This research has been doing the rounds:
This week researchers from the Dana-Farber Cancer Institute reported that the length of telomeres - which shorten with age - determines virtually every aspect of aging from wrinkles and gray hair to the onset of dementia, diabetes, and heart disease. At least that was the case in the mice they studied in a report published in Nature.
"We think we've identified the core pathway that really helps explain many different theories of aging," says study co-author Dr. Ronald DePinho, a geneticist at Dana-Farber. "Our study provides a unified field theory for aging."
In a nutshell, once telomeres shorten to a particular length, aging accelerates. Shortened telomeres allow the cell's DNA to become damaged, which activates a gene, p53. This sets off a warning to shut down the cells' normal growth and division cycle until the damage can be fixed or, if not, the cells die. At the same time, cells with short telomeres have power plants, or mitochondria, that are no longer operating at full capacity. This leads to malfunction in crucial organs like the brain, heart, liver, and pancreas, as well as a loss of muscle, and eventually extreme weakness and frailty.
(The paper is at Nature if you're the sort who likes to read primary sources). That's an ambitious declaration from the researcher quoted above - I can only imagine it's taken somewhat out of context and then hyped up by the science writer for the introductory paragraph, as it is certainly the case that damaged mitochondria and shortening telomeres are only two of the possible reasons we suffer age-related degeneration. Many of the other causes of aging involve a build up of varying forms of damaging waste product that the body cannot remove - mechanisms which are quite capable of causing disability and death on their own, telomere shortening or no telomere shortening.
That said, telomeres, mitochondria, and p53 are all large and healthy areas of research when it comes to the biology of aging. I imagine that anyone would be pleased to produce good evidence that might mechanically tie them all together, such that one or more are secondary effects rather than primary causes. From an economic perspective, we should all be hoping that some of our present candidates for the primary causes of aging turn out to be secondary effects - because then we don't have to devote any time towards developing repair biotechnologies to fix them.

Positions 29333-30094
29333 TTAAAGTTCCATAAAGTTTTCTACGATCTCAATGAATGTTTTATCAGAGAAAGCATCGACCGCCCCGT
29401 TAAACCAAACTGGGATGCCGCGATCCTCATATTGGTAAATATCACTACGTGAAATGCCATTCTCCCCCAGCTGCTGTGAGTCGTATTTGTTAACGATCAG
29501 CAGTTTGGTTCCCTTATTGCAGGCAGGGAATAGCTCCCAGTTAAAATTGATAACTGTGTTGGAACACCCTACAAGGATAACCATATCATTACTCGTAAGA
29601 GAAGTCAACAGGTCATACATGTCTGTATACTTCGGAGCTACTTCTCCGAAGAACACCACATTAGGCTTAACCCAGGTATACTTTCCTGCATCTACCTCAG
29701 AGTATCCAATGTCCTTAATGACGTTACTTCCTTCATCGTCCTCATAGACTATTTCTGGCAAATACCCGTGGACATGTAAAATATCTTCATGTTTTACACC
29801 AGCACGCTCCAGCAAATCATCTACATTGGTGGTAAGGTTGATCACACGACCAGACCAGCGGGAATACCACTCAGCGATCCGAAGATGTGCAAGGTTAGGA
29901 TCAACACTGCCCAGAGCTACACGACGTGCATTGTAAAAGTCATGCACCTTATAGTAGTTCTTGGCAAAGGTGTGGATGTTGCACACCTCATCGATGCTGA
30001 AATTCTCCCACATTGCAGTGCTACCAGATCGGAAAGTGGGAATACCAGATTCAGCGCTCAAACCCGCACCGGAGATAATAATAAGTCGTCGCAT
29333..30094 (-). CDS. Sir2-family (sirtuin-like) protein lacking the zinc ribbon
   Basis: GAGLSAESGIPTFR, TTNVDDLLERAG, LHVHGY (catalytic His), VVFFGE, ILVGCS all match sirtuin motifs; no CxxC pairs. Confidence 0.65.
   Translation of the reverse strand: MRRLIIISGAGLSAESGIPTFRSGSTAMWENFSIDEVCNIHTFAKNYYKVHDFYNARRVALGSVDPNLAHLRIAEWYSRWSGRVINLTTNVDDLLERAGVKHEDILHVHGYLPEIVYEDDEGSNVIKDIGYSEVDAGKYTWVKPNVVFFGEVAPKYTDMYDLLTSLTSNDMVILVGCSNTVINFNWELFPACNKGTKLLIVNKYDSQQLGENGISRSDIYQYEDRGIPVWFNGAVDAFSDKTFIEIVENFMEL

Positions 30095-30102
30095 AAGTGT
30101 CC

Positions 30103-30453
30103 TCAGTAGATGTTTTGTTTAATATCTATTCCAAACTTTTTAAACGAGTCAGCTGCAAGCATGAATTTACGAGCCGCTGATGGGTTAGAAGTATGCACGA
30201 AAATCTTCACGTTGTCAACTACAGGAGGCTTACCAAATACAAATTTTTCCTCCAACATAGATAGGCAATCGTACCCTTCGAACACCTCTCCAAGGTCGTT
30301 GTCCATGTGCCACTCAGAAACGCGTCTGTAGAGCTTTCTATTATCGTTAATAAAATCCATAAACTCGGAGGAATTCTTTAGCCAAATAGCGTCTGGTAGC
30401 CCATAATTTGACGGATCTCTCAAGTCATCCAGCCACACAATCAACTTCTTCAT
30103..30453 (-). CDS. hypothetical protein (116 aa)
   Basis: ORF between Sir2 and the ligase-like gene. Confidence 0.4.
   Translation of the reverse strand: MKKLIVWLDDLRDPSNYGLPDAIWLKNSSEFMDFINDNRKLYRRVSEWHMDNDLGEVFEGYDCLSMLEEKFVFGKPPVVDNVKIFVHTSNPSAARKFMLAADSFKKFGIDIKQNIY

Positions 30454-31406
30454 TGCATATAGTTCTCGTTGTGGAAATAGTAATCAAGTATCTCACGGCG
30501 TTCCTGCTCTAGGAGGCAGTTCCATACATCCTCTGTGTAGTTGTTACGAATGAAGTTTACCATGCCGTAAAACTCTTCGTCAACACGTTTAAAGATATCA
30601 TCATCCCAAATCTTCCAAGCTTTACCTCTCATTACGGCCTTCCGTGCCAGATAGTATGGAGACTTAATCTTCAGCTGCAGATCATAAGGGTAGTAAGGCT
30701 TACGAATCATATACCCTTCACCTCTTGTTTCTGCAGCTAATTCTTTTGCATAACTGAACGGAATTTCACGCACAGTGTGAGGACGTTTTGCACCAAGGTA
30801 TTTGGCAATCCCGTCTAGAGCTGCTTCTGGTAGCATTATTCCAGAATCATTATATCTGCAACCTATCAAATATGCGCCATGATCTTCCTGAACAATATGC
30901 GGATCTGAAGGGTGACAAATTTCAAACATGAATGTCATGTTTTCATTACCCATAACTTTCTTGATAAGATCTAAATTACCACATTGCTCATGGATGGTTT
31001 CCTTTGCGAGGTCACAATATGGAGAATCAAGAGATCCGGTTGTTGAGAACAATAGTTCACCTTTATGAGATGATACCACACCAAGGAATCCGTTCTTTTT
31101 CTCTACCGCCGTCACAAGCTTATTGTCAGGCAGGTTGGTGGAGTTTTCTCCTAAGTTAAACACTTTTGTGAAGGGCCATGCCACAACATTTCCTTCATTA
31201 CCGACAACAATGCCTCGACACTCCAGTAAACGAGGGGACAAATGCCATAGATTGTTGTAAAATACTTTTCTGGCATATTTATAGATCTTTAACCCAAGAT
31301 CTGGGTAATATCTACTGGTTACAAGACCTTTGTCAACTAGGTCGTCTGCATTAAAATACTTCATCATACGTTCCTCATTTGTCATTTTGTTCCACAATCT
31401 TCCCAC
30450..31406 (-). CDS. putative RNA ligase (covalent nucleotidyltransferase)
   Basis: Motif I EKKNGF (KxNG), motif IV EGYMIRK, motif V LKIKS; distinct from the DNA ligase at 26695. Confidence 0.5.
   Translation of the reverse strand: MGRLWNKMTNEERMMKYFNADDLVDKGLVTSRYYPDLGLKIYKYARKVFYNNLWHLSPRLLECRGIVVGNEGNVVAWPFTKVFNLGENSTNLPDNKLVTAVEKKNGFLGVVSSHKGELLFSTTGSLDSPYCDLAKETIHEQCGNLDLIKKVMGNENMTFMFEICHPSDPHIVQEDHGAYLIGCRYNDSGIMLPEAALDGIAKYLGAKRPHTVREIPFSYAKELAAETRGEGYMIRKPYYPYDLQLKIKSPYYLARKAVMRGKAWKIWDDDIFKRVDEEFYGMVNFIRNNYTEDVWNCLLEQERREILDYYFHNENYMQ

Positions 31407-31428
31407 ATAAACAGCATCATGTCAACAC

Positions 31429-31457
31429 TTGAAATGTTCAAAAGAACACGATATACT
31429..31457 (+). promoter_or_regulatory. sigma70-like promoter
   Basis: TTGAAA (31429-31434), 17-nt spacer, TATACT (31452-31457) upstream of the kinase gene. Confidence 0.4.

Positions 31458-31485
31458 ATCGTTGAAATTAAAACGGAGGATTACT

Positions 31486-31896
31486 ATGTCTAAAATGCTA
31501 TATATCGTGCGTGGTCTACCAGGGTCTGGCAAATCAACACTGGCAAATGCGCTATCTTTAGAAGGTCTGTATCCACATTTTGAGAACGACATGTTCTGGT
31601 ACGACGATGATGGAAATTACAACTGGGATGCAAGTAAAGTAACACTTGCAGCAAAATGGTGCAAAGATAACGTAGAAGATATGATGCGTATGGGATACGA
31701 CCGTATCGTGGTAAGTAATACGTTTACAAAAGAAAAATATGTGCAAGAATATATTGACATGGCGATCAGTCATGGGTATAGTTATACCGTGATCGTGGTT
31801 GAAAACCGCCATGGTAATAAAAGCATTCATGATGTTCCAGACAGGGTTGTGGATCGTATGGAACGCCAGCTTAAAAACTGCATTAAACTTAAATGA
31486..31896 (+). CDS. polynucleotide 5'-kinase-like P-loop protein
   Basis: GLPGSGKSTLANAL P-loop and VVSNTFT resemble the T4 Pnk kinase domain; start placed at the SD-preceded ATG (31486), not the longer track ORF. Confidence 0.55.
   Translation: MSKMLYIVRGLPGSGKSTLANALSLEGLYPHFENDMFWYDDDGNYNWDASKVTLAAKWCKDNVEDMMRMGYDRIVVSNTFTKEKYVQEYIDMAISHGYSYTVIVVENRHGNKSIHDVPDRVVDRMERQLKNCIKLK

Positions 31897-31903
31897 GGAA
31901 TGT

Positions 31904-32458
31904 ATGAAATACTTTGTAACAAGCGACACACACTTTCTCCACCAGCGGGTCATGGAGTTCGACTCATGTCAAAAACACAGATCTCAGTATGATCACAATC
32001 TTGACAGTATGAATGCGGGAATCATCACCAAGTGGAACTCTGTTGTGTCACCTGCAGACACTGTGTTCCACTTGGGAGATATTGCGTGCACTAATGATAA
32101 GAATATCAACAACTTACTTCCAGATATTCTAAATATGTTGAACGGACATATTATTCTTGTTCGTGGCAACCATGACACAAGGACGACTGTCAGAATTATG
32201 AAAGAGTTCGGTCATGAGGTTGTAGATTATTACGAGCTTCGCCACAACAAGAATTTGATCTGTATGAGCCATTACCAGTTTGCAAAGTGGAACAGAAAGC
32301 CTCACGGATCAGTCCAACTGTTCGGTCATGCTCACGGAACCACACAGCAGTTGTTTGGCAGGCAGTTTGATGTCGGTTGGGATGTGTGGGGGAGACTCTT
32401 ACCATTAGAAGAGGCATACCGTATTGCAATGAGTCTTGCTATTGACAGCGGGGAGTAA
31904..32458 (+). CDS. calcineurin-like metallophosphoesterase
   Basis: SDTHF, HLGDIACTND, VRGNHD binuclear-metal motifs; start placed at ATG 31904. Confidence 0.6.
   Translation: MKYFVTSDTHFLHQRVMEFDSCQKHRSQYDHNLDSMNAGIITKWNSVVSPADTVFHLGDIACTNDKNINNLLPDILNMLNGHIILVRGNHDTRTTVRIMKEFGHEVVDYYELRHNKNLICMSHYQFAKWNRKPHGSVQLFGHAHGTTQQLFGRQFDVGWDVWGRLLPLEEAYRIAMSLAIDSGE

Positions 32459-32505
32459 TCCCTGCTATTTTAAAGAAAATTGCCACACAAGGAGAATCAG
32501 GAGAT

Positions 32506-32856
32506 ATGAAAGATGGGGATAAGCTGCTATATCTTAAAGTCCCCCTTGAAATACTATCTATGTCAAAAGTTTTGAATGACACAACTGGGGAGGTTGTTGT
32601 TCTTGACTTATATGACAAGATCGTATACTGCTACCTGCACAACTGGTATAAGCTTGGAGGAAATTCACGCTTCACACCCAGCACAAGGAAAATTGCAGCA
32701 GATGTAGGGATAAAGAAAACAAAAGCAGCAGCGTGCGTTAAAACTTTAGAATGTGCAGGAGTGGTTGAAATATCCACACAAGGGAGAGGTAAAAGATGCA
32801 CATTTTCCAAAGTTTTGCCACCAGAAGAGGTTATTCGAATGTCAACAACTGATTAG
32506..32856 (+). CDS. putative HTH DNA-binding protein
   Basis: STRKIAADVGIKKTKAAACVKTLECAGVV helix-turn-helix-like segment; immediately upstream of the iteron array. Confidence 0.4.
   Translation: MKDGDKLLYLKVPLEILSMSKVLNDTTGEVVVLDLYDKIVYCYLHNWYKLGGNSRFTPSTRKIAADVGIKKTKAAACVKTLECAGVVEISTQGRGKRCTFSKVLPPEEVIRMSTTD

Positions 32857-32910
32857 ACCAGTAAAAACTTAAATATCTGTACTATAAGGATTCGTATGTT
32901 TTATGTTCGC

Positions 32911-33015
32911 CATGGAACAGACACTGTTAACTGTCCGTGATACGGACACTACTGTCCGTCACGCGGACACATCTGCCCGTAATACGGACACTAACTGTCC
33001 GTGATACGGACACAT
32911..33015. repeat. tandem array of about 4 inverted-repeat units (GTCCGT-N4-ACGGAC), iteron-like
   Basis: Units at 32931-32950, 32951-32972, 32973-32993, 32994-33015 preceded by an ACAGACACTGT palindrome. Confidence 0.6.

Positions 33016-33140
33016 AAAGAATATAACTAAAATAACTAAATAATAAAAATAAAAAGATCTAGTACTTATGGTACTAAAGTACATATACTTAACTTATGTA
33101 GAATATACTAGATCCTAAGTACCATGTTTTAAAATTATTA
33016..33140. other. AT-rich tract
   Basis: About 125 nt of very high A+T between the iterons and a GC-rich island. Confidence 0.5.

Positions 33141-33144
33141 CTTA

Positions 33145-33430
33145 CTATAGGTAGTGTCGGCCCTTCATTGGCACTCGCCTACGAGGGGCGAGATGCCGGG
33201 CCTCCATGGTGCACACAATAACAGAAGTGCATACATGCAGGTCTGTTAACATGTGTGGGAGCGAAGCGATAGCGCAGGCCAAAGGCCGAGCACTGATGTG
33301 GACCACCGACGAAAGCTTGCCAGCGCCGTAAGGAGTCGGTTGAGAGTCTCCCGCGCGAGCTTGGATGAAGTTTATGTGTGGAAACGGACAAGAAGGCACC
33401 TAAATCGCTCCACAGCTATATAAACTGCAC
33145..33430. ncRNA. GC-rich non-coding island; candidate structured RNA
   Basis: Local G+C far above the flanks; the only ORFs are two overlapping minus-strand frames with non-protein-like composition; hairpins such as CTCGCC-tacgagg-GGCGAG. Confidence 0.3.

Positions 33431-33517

On a closer reading of the new research, I have to say that it looks to me very much like an independent confirmation of discoveries from 2007 and 2008 relating to mitochondrial damage, telomere length, and the enzyme telomerase. In a nutshell, it may be that telomere shortening is entirely driven by mitochondrial dysfunction:
Researchers have put forward evidence to suggest that telomere shortening is caused by accumulated damage to mitochondrial DNA - essentially collapsing two areas of intense interest for gerontologists down to one root cause, if confirmed. ... [It may be the case that] poorly functioning mitochondria lead to telomere shortening, and telomerase somehow improves mitochondrial function to prevent that shortening. This is in place of the more expected path of undoing ongoing telomere shortening by adding extra repeat sequences to the end of the telomeres - that being the better understood function of telomerase.
I don't immediately see anything in the Nature paper that would rule out this interpretation of the link between these two fundamental mechanisms of aging. Like the earlier researchers, this present group also found that boosting telomerase activity improved mitochondrial function, though I believe they are arguing that the improved function happens as a secondary result of interactions between telomere length and p53. There's certainly plenty of room amidst the uncertainty for contradictory interpretations at this stage.